Advances in Computer Chess 6
The 6th Advances in Computer Chess Conference was held at Queen Mary & Westfield College, London, United Kingdom, on August 23 and 24, 1990, in connection with the 2nd Computer Olympiad. ACC is the conference of the ICCA.
- Advances in Computer Chess 6
- Don Beal, Editor Juli 1991
- (Ellis Horwood Series in Artificial Intelligence)
- ISBN-13: 978-0130065377
 This book is based on the proceedings of the latest international conference on computer chess which was held in London in August 1990. It includes discussions on search algorithms, evaluation techniques, learning by simulated genetic evolution, computer composition of elegant chess problems, and looks at attempts to use human-like pattern recognition in place of brute-force computation. Aimed at a wide readership it will be of interest not only to the scientific community in artificial intelligence and cognition but also to chess players and those who create their own chess-playing programs - whether for competitive purposes or as a hobby.
- Rainer Feldmann, Peter Mysliwietz, Burkhard Monien (1991). A Fully Distributed Chess Program. pdf
- Mikhail Donskoy (1991). Fundamental Concepts in Search.
- Ingo Althöfer (1991). Selective trees and majority systems: two experiments with commercial chess computers.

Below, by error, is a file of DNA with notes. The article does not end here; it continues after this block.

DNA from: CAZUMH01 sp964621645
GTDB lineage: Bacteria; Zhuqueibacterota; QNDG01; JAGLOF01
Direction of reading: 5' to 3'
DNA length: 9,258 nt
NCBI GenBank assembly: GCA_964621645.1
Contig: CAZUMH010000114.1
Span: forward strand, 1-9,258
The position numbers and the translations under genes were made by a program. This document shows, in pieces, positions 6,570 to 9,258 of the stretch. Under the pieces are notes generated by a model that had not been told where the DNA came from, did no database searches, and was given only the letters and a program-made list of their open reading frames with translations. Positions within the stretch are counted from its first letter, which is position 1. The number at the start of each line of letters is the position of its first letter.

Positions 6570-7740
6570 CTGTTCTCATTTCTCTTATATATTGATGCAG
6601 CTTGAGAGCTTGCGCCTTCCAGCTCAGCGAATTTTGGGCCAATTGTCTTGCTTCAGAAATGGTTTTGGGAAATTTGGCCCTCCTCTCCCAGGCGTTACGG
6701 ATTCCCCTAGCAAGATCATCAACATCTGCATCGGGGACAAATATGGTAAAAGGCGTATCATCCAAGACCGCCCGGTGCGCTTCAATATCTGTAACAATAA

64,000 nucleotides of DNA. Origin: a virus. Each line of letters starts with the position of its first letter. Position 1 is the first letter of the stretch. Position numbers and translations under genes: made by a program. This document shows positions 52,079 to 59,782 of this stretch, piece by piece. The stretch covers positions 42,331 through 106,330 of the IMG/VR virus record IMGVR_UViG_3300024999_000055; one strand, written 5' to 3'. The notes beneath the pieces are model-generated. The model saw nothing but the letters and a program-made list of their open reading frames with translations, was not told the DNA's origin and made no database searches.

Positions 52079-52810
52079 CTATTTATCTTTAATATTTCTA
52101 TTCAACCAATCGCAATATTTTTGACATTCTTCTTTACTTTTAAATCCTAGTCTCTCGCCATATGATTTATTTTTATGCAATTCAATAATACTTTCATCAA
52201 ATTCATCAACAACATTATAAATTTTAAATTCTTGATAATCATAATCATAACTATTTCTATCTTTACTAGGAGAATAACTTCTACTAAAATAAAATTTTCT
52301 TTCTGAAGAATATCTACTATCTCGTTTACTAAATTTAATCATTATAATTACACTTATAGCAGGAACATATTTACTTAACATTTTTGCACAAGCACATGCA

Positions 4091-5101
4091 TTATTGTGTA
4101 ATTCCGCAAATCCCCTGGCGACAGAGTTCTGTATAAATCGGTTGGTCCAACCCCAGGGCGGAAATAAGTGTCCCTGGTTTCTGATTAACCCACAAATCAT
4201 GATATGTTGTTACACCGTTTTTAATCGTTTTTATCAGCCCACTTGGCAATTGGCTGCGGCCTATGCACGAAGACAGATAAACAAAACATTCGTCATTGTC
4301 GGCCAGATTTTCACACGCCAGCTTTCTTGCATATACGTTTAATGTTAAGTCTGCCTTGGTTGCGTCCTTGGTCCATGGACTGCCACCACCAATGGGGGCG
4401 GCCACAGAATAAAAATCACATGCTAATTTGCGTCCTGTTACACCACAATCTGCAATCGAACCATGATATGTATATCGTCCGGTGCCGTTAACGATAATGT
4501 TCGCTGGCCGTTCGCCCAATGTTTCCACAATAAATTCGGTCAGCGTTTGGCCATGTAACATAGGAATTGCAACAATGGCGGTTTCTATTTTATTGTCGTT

- Dap Hartmann, Peter Kouwenhoven (1991). Sundry Computer Chess Topics.
- Victor Allis, Maarten van der Meulen, Jaap van den Herik (1991). Conspiracy-Number Search.
- László Lindner, Michael Schlosser (1991). New Ideas in Problem Solving and Composing Programs.
- Michael Schlosser (1991). Can a Computer Compose Chess Problems?
- Michael George, Jonathan Schaeffer (1991). Chunking for Experience.
- Nico Kuijf, Peter van Diepen (1991). Chess Database instead of Chess Literature.
- John Roycroft, Don Beal (1991). To Make Dumb Endgame Databases Speak.
- Alex van Tiggelen, Jaap van den Herik (1991). ALEXS: An Optimization Approach for the Endgame KNNKP(h).
- Hans Berliner, Danny Kopec, Ed Northam (1991). A taxonomy of concepts for evaluating chess strength: examples from two difficult categories. pdf preprint